Plans laid for Winter Carnival Mobile Museum

Saranac Lake Winter Carnival Committee members stand inside the committee’s new Mobile Museum Wednesday, debating how to best fill it with Carnival history. (Enterprise photo — Aaron Cerbone)

SARANAC LAKE — It was sweltering inside the Saranac Lake Winter Carnival Committee’s Mobile Museum on Wednesday as the committee planned the construction they hope will turn the structure into a home for the annual event’s legacy.

The large box they stood inside was completely empty — the walls were bare, studs protruded, and the floor was plywood — but committee members, squinting their eyes deep in thought, envisioned historic posters, ice saws and memorabilia all over. They want to fill it with 123 years of Winter Carnival history.

The building will sit on the shore of Lake Flower and will house a Winter Carnival museum and gift shop. It will be open during Carnival, of course, but the committee hopes to find a group to run and staff it all year long.

The museum is Winter Carnival Committee Chairman Jeff Branch’s passion project. It was made possible with a $20,000 donation from former Wall Street executive Barrie Wigmore and his wife DeeDee, who live in Saranac Lake as well as New York City.

From left, Saranac Lake Winter Carnival Committee members Eric Foster, Dean Baker, Milt Adams, Rob Russell, Barbara Martin, Nancy LaBombard, Liz Murray, Marty Rowley, Elle Finocan, Mark Kurtz and Jeff Branch stand in front of the committee’s new Mobile Museum Wednesday. (Enterprise photo — Aaron Cerbone)

Construction decisions

Committee members were making big decisions Wednesday, ones that will likely last for years.

Each decision — the lighting, the walls, heating and cooling — had to fit two purposes: mood and function. Each idea was vetted heavily.

Someone would introduce an idea. It would be debated, altered and agreed upon.

Branch said they’ll have to make decisions and start work on finishing the building soon. It can’t stay in the Carcuzzi Car Care Center parking lot for too long.

He hopes they’ll be able to get material donations and at-cost prices for labor.

Though a lot of the conversation on the details was dry, members were visibly excited for what they hope to turn the building into.

“This will be fun,” committee member Liz Murray said.

During Carnival, the Mobile Museum will sit on state land at the edge of the Department of Environmental Conservation’s boat launch parking lot, between the new public restrooms and Lake Flower.

In the summer it will be on village land between the parking lot and the Ice Palace site.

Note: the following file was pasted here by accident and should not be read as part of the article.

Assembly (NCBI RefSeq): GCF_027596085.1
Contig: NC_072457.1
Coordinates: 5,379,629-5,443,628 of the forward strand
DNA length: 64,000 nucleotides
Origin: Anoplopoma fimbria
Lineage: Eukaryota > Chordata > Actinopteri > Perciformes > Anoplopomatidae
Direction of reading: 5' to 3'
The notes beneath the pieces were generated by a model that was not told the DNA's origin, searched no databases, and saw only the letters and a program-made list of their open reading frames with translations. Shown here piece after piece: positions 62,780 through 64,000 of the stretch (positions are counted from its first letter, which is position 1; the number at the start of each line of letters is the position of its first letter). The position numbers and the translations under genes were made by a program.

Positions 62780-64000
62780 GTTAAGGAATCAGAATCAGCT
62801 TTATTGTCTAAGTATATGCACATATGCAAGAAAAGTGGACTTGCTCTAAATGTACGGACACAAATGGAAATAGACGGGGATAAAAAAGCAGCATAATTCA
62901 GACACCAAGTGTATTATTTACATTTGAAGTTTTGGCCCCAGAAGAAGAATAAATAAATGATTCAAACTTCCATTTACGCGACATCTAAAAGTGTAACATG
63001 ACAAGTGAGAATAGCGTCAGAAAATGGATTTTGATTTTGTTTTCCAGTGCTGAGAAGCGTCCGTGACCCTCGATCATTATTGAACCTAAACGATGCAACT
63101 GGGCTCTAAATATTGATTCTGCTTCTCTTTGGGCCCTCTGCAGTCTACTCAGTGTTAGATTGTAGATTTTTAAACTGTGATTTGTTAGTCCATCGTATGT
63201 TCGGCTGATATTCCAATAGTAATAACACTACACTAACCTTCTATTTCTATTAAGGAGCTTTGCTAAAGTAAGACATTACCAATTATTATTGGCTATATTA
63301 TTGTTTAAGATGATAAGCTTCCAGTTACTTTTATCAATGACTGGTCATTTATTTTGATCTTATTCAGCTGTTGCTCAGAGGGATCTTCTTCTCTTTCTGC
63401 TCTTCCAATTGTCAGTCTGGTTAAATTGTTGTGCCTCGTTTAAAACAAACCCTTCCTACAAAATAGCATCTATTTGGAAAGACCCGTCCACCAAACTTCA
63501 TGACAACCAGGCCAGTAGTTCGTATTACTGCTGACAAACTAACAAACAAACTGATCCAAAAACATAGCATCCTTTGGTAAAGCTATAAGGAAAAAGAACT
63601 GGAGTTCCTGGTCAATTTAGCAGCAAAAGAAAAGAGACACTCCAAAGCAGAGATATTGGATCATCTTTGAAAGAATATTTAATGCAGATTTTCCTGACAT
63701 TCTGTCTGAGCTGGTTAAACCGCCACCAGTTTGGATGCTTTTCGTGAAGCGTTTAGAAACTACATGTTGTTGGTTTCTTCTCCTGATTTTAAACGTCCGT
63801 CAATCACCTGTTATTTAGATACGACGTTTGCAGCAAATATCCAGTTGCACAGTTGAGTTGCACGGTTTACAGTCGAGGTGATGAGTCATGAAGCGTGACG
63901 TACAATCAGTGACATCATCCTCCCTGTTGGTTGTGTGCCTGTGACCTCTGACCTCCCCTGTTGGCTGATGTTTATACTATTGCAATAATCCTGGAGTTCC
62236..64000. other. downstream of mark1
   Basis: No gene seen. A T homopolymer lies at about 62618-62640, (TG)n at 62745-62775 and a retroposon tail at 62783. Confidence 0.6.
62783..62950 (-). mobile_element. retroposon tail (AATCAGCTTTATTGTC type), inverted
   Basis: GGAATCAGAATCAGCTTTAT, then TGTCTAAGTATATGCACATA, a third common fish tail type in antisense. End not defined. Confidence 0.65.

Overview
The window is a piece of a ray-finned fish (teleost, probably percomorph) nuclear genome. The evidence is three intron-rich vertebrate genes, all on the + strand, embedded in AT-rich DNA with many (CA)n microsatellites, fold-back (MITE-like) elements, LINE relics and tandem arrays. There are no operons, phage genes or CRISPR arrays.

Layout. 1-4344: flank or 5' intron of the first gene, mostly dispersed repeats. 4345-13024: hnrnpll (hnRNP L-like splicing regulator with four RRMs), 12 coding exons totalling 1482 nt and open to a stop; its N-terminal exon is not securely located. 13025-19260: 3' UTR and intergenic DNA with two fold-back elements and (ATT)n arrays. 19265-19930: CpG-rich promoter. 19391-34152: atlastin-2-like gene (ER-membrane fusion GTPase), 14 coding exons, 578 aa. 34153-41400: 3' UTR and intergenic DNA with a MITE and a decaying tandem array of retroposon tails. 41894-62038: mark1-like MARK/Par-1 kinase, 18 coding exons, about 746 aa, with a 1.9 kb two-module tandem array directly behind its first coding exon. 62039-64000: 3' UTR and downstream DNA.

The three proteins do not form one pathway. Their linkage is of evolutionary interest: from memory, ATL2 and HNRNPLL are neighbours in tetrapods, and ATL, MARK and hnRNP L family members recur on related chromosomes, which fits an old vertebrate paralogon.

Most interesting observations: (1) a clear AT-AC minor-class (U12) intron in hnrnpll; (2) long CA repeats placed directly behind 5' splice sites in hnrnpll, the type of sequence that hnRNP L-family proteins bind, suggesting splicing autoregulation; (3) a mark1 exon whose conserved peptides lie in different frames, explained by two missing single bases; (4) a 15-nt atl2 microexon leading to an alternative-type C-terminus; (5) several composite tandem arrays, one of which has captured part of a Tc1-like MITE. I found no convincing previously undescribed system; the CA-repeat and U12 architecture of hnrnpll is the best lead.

The doors and windows will face the waters of Lake Flower, or rather — the ice, as committee Secretary Nancy LaBombard pointed out.

Branch said he’d like to completely close off that lot to parking in future Carnivals, saying parking there is always a “nightmare.”

Branch said because the structure was built using thicker wood than usual, there is essentially no weight limit for what it can hold.

“It will be strong enough to hold anything,” he said.

Members said they plan to make the museum compliant with the Americans with Disabilities Act.

Branch said he’d like to get a florist to maintain flower boxes on the outside. He said appearance will likely be the biggest concern when the Carnival approaches the village for a permit to be on the land.

Branch said the cost of finishing the cottage is a “scary number” but also that the finished product will be a “revenue generator” for the Carnival.

“You’ve got to do what you got to do,” LaBombard said.

He estimated to finish it — wiring, insulation, HVAC, flooring, walls — will cost $5,000 to $7,000.

Others thought that estimate was low, considering the drastic price hikes on everything from wood to plastic which have recently been brought on by COVID-19 and other world events limiting supply lines.


Carnival organizers plan to have a rotating catalog of historic artifacts on display.

Ice Palace Workers 101 Director Dean Baker said he has access to an old ice-cutting saw. Branch said Ray Scollin has original buttons and brochures from the first Carnival in 1898. Branch also said he knows someone with film footage of Winter Carnival parades in the 1970s he wants to convert into digital files.

Historic Saranac Lake is also collaborating with the Carnival committee and members said it has offered to store, catalogue and document artifacts when they’re not on display. The organization has its own collection of Winter Carnival items and is planning an exhibit showcasing Carnival history, too.

Organizers are envisioning digital displays showing slide shows, movies and film from Carnivals past inside the museum. Branch said he’d like visitors to follow a “timeline” through the building, following history.

The store will take up a small portion of the building, just enough room to display everything. A storage shed out back will hold the rest of the wares.

Barbara Martin is the committee’s reluctant museum curator.

“They’re throwing it on me,” Martin said, laughing.

Other members said they know she’ll do a good job.

Committee members said they’ll have to consider getting liability insurance.

“Now we have assets that don’t melt,” Branch said.

The committee is searching for people with historic items who are willing to loan their memorabilia to the museum.

Member and now-retired Carnival photographer Mark Kurtz said they’re borrowing HSL’s mentality that they’re just the caretakers of these artifacts, but they’re owned by the community.

Anyone interested in having a Winter Carnival artifact put on display at the museum can contact the committee at info@saranaclakewintercarnival.com.


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